Fireball over New Mexico. Photo:Mike Lewinsky
Todays sunspot number is 85, still low for this point in the cycle but a low count does not mean it can’t throw up a surprise or two.
Sunspots AR1817 and AR1818 are both growing in size and both pose a risk for M-class flares. AR1817 is Earth facing though not directly ‘square on’, and it has the beta-gamma-delta magnetic field required to produce X-class flares.
NOAA estimate the chance of an X-class to be 0.5% at this point, but the sunspot is growing and gaining strength all the time so this could be subject to change. Over the coming hours the spot will move into a position in the middle of the sun disc, where any flare will score a direct hit on the Earth.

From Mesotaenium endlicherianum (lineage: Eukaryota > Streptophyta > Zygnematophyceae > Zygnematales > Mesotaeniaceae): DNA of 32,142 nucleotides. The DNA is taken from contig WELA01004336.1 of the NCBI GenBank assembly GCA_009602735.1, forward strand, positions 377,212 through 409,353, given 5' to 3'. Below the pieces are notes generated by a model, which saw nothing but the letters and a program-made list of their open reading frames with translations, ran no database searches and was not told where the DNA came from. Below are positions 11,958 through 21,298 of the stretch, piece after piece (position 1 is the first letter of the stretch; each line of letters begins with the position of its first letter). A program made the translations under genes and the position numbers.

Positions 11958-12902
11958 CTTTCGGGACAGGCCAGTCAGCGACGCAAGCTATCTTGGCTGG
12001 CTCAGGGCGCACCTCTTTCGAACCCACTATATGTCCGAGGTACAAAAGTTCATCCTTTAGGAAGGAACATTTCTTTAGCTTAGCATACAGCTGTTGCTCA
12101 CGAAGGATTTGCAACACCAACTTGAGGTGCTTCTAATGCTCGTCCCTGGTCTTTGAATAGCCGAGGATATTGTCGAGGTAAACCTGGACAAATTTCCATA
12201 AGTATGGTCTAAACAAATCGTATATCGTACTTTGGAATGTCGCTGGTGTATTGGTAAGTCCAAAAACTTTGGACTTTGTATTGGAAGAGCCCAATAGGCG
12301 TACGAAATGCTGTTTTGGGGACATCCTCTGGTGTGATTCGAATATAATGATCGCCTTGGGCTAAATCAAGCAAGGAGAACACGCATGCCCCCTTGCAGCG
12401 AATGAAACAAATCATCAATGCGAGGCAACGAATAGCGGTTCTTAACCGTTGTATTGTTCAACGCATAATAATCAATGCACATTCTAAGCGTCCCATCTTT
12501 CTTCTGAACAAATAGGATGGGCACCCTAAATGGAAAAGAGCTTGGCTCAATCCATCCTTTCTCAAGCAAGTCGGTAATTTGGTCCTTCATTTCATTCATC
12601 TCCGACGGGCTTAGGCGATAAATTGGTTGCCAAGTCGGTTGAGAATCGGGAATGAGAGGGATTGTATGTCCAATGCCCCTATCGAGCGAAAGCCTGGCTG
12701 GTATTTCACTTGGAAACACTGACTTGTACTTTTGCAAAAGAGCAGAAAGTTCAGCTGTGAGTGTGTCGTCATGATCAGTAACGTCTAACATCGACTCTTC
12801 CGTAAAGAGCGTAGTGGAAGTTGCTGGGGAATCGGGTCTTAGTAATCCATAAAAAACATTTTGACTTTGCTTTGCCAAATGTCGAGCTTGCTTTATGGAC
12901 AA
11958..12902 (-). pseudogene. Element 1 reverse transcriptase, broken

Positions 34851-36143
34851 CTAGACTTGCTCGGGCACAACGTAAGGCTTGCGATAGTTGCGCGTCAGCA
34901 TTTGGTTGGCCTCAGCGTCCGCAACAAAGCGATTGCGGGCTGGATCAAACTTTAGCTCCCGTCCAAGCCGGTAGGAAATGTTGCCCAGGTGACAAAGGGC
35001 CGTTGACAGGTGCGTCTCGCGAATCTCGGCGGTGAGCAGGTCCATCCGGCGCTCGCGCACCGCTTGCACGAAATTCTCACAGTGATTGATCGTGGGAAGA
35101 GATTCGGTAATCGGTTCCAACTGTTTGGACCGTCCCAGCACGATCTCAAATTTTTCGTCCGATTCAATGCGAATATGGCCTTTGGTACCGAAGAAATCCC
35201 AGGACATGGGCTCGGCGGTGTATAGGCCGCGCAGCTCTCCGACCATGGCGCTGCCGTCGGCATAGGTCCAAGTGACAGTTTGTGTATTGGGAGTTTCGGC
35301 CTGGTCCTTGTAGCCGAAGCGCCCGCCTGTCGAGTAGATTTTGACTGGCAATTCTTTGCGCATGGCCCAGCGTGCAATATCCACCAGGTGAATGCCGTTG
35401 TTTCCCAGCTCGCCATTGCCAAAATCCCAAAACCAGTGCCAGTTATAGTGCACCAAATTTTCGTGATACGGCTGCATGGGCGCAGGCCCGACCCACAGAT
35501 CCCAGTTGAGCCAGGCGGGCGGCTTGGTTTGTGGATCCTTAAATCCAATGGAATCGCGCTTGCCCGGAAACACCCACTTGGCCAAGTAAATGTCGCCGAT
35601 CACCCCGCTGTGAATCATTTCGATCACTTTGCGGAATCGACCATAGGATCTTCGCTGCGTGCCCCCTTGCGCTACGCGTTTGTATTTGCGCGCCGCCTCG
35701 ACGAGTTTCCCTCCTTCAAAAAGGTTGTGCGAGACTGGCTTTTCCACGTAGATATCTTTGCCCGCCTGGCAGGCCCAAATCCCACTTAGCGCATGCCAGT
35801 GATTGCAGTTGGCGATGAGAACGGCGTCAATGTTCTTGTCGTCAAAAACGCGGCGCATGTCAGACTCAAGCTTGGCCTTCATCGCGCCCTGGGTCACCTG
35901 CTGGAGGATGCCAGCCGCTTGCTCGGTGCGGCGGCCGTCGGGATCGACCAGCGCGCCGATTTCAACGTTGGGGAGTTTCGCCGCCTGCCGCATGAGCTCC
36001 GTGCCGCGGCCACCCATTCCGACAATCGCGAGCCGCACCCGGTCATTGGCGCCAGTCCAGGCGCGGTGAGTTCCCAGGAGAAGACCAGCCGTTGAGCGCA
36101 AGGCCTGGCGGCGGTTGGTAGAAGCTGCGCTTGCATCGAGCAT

The overall estimate for M-class flares is put at 30% over the next 24 hours.
There’s a large coronal hole on the earth side of the sun and the solar wind stream is set to buffet our magnetic field on August 16-17th.
The Perseid meteor shower which is the tail debris from the comet Swift-Tuttle put on a great show last night. Watchers counted upwards of 120 meteors an hour in the night sky.
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Contributed by Chris Carrington of The Daily Sheeple.
Chris Carrington is a writer, researcher and lecturer with a background in science, technology and environmental studies. Chris is an editor for The Daily Sheeple. Wake the flock up!